Electric cars are like the gold rush in the western United States. Everyone smells big money – and electric car start-ups are still springing up like mushrooms. Tesla provides the recipe: concentrate on the important elements of the car, buy the rest, build a factory out of the ground and ensure an adequate charging structure. Basically any self-proclaimed car manufacturer with the necessary capital can do this. Suppliers are a dime a dozen and the art of building a highly efficient, powerful combustion engine is no longer needed. This means that a technological advantage of established car manufacturers is no longer possible.

This is exactly the strategy Togg is pursuing. President Recep Tayyip Erdoğan has given his place, and in Gürcan Karakas they have found a CEO who knows the car business inside out. “We want to be more than a car manufacturer,” says the man with the slight Swabian accent. No wonder: Karakas worked at Bosch for more than 20 years and was responsible, among other things, for the Asian business. This steel bath now helps the man with the kind eyes because he has drawn his conclusions from this time.

You notice this immediately as soon as you get behind the steering wheel in the Togg TX10. Because you’re looking at an XXXL screen, consisting of a 12.3-inch instrument display and a 29-inch monitor that basically stretches from A-pillar to A-pillar. Coast-to-Coast called it Byton, the Turkish car manufacturer is implementing the vision. However, the Togg variant does not impair the field of vision, as was the case with the Chinese start-up’s vehicles.

Togg does not rely on Apple or Google, but has developed its own operating system, which, like a smartphone, includes an app store. The apps are dragged and dropped onto the home screen and the phone is wirelessly charged with power in a charging cradle. The operation works without any major problems, although the menus are a bit complicated. We are happy about a rotary push button like we know from BMW, which, however, does not have the tactile quality of the Munich original. Another monitor above the center console is used to adjust the air conditioning and configure the screens above. This means the passenger can put together their own entertainment program.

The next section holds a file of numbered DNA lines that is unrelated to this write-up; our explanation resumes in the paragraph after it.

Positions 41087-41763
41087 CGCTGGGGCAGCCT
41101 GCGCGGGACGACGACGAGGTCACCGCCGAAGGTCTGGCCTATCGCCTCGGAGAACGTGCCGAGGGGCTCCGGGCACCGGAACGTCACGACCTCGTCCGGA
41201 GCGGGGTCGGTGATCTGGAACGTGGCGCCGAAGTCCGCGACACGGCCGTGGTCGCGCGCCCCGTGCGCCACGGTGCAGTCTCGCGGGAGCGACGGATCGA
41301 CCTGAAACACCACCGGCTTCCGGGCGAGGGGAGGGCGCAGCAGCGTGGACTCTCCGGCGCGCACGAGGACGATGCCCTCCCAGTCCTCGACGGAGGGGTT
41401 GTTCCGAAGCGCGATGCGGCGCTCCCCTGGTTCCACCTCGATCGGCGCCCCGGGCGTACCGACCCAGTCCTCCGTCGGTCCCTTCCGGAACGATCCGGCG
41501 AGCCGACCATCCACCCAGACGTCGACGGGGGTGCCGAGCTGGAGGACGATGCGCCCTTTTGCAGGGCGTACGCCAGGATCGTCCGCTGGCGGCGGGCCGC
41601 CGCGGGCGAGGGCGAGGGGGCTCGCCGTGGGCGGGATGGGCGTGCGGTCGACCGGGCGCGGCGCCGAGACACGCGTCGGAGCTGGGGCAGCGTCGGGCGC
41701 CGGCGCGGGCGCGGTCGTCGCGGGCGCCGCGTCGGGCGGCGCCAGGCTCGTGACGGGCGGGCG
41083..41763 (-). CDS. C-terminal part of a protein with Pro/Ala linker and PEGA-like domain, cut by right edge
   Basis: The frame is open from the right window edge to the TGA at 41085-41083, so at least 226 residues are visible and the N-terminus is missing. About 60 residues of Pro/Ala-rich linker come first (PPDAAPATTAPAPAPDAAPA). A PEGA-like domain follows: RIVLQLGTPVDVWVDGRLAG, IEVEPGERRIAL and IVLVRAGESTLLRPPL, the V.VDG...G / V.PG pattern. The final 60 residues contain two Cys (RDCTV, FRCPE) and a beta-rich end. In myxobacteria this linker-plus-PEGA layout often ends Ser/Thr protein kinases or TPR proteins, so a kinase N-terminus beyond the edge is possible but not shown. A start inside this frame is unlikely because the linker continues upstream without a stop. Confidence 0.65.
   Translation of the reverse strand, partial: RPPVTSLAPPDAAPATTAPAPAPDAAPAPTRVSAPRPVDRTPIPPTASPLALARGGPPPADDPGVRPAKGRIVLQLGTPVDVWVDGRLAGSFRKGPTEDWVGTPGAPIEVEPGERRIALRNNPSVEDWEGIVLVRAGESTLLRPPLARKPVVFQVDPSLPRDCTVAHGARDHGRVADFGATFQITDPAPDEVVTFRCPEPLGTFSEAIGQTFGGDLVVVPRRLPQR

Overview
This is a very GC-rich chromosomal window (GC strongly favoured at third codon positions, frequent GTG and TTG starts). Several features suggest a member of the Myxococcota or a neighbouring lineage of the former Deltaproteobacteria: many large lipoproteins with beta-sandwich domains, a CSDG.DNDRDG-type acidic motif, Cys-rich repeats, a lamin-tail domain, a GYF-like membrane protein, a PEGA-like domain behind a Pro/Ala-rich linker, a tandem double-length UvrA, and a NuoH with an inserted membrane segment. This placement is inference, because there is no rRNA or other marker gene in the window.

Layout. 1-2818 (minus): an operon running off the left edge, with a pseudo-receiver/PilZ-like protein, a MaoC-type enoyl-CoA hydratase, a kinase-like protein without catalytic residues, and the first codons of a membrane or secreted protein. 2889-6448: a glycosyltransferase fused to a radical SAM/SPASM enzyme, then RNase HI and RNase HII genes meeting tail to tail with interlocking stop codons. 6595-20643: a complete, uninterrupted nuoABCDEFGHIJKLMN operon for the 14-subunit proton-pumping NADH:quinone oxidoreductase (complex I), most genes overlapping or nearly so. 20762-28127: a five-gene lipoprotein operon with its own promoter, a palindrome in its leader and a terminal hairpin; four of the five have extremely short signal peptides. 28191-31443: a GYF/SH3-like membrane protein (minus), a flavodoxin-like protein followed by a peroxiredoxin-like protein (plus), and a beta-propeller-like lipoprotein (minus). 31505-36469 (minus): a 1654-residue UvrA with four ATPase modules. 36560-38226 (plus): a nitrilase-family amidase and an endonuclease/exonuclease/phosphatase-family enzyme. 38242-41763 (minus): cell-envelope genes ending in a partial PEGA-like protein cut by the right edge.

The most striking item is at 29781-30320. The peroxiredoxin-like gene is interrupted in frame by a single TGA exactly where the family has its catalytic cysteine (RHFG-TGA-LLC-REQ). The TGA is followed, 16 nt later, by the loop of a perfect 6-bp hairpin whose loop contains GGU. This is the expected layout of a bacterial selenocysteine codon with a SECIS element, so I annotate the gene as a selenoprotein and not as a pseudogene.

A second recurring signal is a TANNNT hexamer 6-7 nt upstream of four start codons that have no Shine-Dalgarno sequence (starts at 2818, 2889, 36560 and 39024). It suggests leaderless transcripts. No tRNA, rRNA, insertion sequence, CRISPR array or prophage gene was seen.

Togg describes the passenger cell as a second living room and the infotainment is designed accordingly. To achieve this, the Turkish car manufacturer has brought big players from almost all sectors of the country’s economy on board, including Turkish Airlines. Here you can listen to the radio, conduct business, buy flight tickets and order them from online mail order companies, shop at Migros, Turkey’s largest supermarket chain, or even complete your tax return in one system. “We have developed our own ecosystem,” explains Gürcan Karakas. That’s why there is also its own currency, Toggen (onomatopoeically similar to the English word “token”). Like with an airline, you collect miles or other points for transactions and activities, which you can convert into Toggen, for example to charge up electricity at the charging station.

But entertainment is also provided: thanks to artificial intelligence, the AI ​​radio creates playlists that match the user’s taste based on the selected music genre. The screens are also used to create digital works of art. With such a huge production, Togg already caused a stir at the CES technology trade fair. Now the bits-and-bytes graphics adorn the exterior walls of the factory in Gemlik. Some functions are activated via facial recognition in the car. The camera is also used to take selfies. “We take digitalization seriously,” says the Togg boss. None of this sounds like Tesla, but more like Apple.